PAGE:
I’ve unexpectedly found myself hosting Easter lunch this year. I’m in no way, shape or form religious, so I have no expectations of what one should or shouldn’t serve at Easter lunch. (If you are, please do share what you serve in the comments!)
I imagine in the northern hemisphere there would be the whole spring lamb thing happening – given that it’s spring and Easter is about new life and all that. Here in Australia, there are no seasonal lambs springing.
So, I think the best bit about Easter lunch is that I don’t think many people have high expectations. It’s not like Christmas where traditions make everyone argue over who makes the best gravy. Easter lunch is relaxed and nice.
Here are some starter, main dish and dessert options that I thought looked special enough for Easter lunch, but not so special you’d be a slave to the kitchen. We’ll leave that for the end of the year.
Off to a grazing start
Being Italian (not me, my husband and family), we do an antipasto platter at every possible opportunity. I like the idea of adding a decidedly Greek flavour this year with dolmades, kalamata olives and marinated feta in with the sun-dried tomatoes, nuts, seeds, hummus and roasted capsicum.
Of course, right now it’s all about the grazing table. An extension of the antipasto board. A grazing table is all about the styling, so check out this post at Hooray Mag for some top tips for wowing the crowd.
These little vegan falafels by Cook Republic will go down a treat as we sit in the garden waiting for the kids to finish the egg hunt. I’m paranoid about the puppy finding errant chocolate eggs, so we do a scavenger-type hunt with chocolate eggs as a surprise at the end. Much more interesting for the bigger kids too.
Talk about embracing the bounty of the season. Who needs spring lamb when you have crisp pumpkin, leeks and apples in this soup by My New Roots? A soup makes a lot of sense as a starter, too. You can make it ahead and heat when needed.
It’s a mystery why more of us aren’t making our own crackers. It’s amazingly easy and they are so much better than anything from a box. There is immense satisfaction in answering, “Where are these delightful crackers from?” with, “Oh, these crispy, lovely things? I made them myself.” Queue jaw drop. The rosemary crackers from Local is Lovely are divine and pair beautifully with autumn-lovely figs and sweet-tart labne with honey.
On to mains
I like the idea of serving a whole fish for Easter lunch. Salmon seems to be the traditional crowd-pleaser, so we’ll go with this recipe from Donna Hay. The tartness of the picked tomatoes will contrast nicely with the sweet, creamy roast salmon.
A savoury tart of any kind is welcome at Easter lunch. This sliverbeet and Gruyère version sounds scrumptious. Of course, you can fill a tart shell with anything you like, then add the eggy mix and bake as per instructions in this recipe from Gourmet Traveller. Of course, the classic quiche Lorraine is always a favourite.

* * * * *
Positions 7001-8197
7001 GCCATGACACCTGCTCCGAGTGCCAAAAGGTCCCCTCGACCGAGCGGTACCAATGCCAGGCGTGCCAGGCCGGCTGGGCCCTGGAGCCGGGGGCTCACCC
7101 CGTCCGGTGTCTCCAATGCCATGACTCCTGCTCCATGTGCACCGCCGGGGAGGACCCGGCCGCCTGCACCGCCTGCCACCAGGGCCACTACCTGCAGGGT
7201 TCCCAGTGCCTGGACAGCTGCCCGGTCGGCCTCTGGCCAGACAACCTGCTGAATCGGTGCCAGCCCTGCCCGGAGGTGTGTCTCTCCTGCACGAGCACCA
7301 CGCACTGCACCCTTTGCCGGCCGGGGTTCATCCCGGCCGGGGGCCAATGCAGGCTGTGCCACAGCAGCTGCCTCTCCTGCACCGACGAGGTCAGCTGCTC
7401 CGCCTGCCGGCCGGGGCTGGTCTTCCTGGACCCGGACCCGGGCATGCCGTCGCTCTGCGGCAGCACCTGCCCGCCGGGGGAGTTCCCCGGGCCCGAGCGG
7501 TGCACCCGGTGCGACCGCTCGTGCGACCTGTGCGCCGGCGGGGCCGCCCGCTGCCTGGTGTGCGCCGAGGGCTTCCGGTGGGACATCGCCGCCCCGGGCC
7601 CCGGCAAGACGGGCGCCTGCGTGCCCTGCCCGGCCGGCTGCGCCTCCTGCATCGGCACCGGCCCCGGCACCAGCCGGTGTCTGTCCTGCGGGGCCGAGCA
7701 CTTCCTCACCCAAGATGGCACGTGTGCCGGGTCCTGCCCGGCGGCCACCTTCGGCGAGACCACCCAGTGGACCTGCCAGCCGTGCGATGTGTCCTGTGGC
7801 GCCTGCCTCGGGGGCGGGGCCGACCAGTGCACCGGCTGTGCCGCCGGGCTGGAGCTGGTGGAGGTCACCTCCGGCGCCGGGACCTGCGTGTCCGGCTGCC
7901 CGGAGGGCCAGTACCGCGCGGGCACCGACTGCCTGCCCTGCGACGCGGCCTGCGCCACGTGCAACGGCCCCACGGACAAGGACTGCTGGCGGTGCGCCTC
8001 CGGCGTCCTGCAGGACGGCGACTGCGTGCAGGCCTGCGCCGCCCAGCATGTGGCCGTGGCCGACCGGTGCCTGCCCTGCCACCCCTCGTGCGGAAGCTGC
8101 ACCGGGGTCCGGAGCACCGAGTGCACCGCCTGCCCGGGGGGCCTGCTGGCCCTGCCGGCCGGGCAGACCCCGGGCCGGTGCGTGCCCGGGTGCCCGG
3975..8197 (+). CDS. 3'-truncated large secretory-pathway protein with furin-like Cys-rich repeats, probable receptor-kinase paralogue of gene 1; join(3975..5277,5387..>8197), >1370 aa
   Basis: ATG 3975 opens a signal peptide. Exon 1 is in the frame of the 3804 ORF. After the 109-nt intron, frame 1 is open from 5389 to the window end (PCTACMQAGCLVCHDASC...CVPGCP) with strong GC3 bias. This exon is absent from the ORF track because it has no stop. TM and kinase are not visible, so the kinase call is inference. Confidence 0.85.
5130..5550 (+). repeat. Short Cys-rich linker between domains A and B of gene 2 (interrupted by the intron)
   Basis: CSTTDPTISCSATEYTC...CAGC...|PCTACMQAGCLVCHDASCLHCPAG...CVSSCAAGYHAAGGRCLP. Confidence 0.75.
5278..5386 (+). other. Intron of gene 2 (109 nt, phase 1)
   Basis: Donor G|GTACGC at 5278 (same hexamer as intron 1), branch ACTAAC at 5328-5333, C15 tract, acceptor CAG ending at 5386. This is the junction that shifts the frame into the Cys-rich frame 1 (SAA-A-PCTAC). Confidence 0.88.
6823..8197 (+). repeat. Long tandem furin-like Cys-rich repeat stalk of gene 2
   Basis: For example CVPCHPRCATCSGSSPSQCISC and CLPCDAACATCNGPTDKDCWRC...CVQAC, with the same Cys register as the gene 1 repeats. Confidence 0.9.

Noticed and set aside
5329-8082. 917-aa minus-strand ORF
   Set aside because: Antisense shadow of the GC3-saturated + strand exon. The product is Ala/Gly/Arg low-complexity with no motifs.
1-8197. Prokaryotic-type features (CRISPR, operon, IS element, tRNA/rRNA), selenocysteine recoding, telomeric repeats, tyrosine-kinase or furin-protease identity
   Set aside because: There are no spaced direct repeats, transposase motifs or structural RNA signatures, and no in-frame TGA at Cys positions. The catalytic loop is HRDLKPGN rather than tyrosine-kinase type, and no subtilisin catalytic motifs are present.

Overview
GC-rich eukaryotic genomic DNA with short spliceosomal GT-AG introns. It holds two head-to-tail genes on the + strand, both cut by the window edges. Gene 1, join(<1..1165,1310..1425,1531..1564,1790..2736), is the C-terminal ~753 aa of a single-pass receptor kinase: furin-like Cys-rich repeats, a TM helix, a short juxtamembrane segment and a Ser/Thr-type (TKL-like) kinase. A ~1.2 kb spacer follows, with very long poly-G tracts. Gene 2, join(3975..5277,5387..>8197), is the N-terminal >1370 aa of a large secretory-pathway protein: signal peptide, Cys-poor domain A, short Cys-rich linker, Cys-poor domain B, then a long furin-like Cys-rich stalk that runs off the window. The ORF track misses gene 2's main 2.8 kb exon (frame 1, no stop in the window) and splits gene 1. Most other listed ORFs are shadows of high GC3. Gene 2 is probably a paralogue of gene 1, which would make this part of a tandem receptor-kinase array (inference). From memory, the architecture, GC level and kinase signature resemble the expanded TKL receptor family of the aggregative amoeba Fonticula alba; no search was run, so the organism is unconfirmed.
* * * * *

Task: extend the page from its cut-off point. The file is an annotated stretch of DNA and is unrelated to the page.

Because it’s autumn and mushrooms are wonderful (do tell me if you are a mushroom hater, as I like to know the why of these things). Emma’s wholefoods recipes like this one are always so easy to follow and tasty. She proves that vegetarian mains can take on meaty versions any day. Here cookbooks are highly recommended: A Year in My Real Food Kitchen and My Darling Lemon Thyme.
My slow-cooker meals never, ever turn out looking like this pork belly from Eat Well 101. Sigh. Have you ever achieved this level of yum-looking? It’s still very tempting to make Easter lunch in the slow-cooker though… especially as they always taste so good.
The oven does all the work with a dish like this one by Christiann Koepke. Of course, you may already have a favourite roast chicken recipe to bring out and please your guests. You honestly can’t go wrong with a roast chook.
If you’re just not feeling it, you can easily cheat: 21 supermarket chicken recipes
Taking hot cross buns (which seem to be available all year around these days) to a new level makes sense on Easter Sunday. This version by Nadia Lim is chocolate. If you are feeling chocolated out, you could try it in lemon-blueberry, traditional or apricot.
Colomba is panettone’s Easter equivalent. This recipe by Ostro author Emiko Davies is a commitment. But how wonderfully satisfying to make your own colomba. Now that hot cross buns aren’t Easter-special, homebaked colomba can be your new Easter tradition…
Give me all the apples! Give everybody the apples, because they are so good this time of year. Put them into this so-easy galette and everyone is happy.
14. Bee sting cake
We probably don’t really need to know how to make our own bee sting cake – aka the German specialty bienenstich. You know, those cream-puff creamy creamsters from specialist bakeries. Or maybe we do. This recipe from The Itsy-Bitsy Kitchen makes it feel rather achievable.
What’s on your menu for Easter lunch?
Feature image by Kaboom Pics.